longer to love grapes" (z-v). Bodily transformations might also trans-
form what is experienced as delightfrrl. If our bodies change over time, then
the world around us will create different impressions.
To be affected by something is to evaluate that thing. Evaluations are
expressed in how bodies turn toward things. To give value to things is to
shape what is near us. As Edmund Husserl describes in the second volume of
Ideas,"Withn the joy we are 'intentionally' (with feeling intensions) turned
toward the joy-Object as such in the mode of affective 'interest' " (1989, r4).
Some things you might say capture our attention. Objects we do things with
generate what Husserl might call "our near sphere" or "core sphere" (zooz,
32 Sara Ahnted
749-50), as a sphere ofpractical action. This sphere is "a sphere ofthings that
I can reach with my kinestheses and which I can experience in an optimal
form through seeing, touching etc.', (r49).
Happiness might play a crucial role in shaping our near sphere, the world
that takes shape around us, as a world of familiar things. objects that give us
pleasure take up residence within our bodily horizon. we come to have our
likes' which might even establish what we re like.The bodily horizon could
be redescribed as a horizon of likes. To have our rikes means certain things
are gathered around us. of course, we do encounter new things. To be more
and less open to new things is to be more or less open to the incorporation of
things into our near sphere. Incorporation maybe conditional on rfng
what we encounter. Those things we do not like we move away from. Away-
ness might help establish the edges of our horizon; in rejecting the proximity
of certain objects, we define the places that we know we do not wish to go,
the things we do not wish to have, touch, taste, hear, feer, see, those things we
do not want to keep within reach.
To be affected "in a good way" involves an orientation toward something
as being good. orientations register the proximity of objects, as well as shape
what is proximate to the body. Happiness can thus be described as inten-
tionalin the phenomenological
sense (directed
toward objects), as well as
being
ffictive
(contact
with objects). To bring these arguments together we
might say that happiness is an orientation toward the objects we come into
contact with. we move toward and away from objects through how we are
affected by them. After all, note the doubling of positive affect in Locke's
example: we love the grapes if they taste delightful. To say we love what tastes
delightful is not to say that deright causes our rove, but that the experience of
delight involves a loving orientation toward the object, just as the experience
of love registers what is delightful.
To describe happiness as intentional does not mean there is always any
simple correspondence between objects and feelings. I suspect that Robin
Barrow is right to argue that happiness does not "have an object,' the way
that other emotions do (r9go, g9).
Let's staywith Locke's example of the man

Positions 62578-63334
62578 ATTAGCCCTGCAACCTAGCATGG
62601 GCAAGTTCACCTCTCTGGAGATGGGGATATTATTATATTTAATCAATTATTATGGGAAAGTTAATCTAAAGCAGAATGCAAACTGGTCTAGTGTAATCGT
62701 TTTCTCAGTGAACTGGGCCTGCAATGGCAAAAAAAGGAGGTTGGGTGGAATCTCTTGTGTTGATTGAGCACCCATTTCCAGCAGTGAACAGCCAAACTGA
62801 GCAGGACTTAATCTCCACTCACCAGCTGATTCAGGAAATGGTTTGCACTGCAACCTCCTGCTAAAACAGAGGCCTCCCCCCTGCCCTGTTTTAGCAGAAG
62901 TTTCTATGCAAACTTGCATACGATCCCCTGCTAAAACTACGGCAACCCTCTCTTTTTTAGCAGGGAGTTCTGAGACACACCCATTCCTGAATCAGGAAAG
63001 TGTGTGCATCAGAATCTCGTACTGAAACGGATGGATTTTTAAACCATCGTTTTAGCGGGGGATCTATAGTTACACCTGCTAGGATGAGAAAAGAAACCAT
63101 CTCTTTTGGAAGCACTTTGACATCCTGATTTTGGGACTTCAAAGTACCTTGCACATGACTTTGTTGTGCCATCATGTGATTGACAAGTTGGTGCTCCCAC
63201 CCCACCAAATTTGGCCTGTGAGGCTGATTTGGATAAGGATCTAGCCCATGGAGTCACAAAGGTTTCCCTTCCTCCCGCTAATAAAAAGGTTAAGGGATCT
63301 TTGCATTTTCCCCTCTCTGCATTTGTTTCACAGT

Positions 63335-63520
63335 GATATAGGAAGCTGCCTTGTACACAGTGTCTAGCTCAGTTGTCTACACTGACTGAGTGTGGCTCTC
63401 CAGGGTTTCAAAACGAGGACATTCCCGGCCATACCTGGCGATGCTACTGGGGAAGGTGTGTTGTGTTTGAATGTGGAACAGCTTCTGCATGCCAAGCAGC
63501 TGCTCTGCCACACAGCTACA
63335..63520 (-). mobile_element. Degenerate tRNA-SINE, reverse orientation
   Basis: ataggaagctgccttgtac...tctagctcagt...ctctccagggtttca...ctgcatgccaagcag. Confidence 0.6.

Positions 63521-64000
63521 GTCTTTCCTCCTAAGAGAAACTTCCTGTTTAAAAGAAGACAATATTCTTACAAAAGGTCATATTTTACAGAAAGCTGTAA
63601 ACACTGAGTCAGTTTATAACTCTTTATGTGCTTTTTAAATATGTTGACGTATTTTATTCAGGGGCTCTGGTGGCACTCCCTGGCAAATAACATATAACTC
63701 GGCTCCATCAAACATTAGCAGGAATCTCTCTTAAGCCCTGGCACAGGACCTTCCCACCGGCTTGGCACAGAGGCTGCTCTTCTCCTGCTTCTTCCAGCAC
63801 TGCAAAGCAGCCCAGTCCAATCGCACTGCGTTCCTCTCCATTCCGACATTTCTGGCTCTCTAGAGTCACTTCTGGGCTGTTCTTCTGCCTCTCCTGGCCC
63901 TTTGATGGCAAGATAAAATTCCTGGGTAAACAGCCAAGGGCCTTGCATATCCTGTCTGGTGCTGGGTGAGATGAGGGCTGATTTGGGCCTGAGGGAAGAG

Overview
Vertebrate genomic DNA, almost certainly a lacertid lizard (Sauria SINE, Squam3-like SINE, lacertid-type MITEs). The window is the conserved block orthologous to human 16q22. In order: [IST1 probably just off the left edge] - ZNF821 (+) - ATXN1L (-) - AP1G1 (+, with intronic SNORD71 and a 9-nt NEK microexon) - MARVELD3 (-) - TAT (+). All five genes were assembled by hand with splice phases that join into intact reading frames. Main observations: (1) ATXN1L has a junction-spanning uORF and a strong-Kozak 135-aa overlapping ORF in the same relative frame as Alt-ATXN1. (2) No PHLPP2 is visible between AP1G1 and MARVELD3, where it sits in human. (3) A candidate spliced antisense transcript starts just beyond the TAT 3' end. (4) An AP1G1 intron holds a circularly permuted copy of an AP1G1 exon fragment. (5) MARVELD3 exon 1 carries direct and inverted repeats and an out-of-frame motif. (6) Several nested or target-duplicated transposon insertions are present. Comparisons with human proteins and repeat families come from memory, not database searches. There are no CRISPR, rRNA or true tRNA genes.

who loves grapes' Grapes acquire meaning for us, as something we can
consume, grapes can be tasted and "have" a taste, even though we cannot
know whether my grape taste is the same as yours. The pleasure evoked by
the grapes is the pleasure of eating the grapes. But pleasures are not onry
directed toward objects that can be tasted, that come into a sensuous prox-
imity with the flesh of the bod as a meeting of flesh. we can just recal
Happl
()biects
pleasure to experience pleasure, even ifthese pleasures do not involve exactly
the same sensation, even if the impressions of memory are not quite as
lively.I Pleasure creates an object, even when the object ofpleasure aPPears
before us.
We are moved by things. And in being moved, we make things. An object
can be affective by virtue of its own location (the object might be here,which
is wherel experience this or that affect) and the timing of its appearance (the
object might be now, which is whenl experience this or that affect). To
experience an object as being affective or sensational is to be directed not
only toward an object, but to "whatever" is around that object, which in-
cludes what is behind the object, the conditions of its arrival. What is around
an object can become happy: for instance, if you receive something delight-
ful in a certain place, then the place itself is invested with happiness, as being
"what" good feeling is directed toward. Or if you are given something by
somebody whom you love, then the object itself acquires more affective
value: just seeing something can make you think of another who gave you
that something. If something is close to a hapPy object then it can become
happy by association.
Happiness can generate objects through proximity. Happiness is not then
simply about objects, or directed toward objects that are given to conscious-
ness. We have probably all experienced what I would call "unattributed
happiness"; you feel h"ppy, not quite knowing wh and the feeling can be
catch as a kind of brimming over that exceeds what you encounter. It is not
that the feeling floats freely; in feeling h"PPy, you direct the feeling to what is
close b smiling for instance, at a
Person
who passes you by. The feeling can
also lift or elevate a proximate object, making it happ which is not to say
that the feeling will survive an encounter with anhing. It has always inter-
ested me that when we become conscious of feeling happy (when the feeling
becomes an object of thought), happiness can often recede or become anx-
ious. Happiness can arrive in a moment and be lost by virtue of its recogni-
tion. Happiness as a feeling aPpears very precarious, easily displaced not
only by other feelings, but even by happiness itself, by the how of its arrival-
I would suggest that happiness involves a specific kind of intentionaliry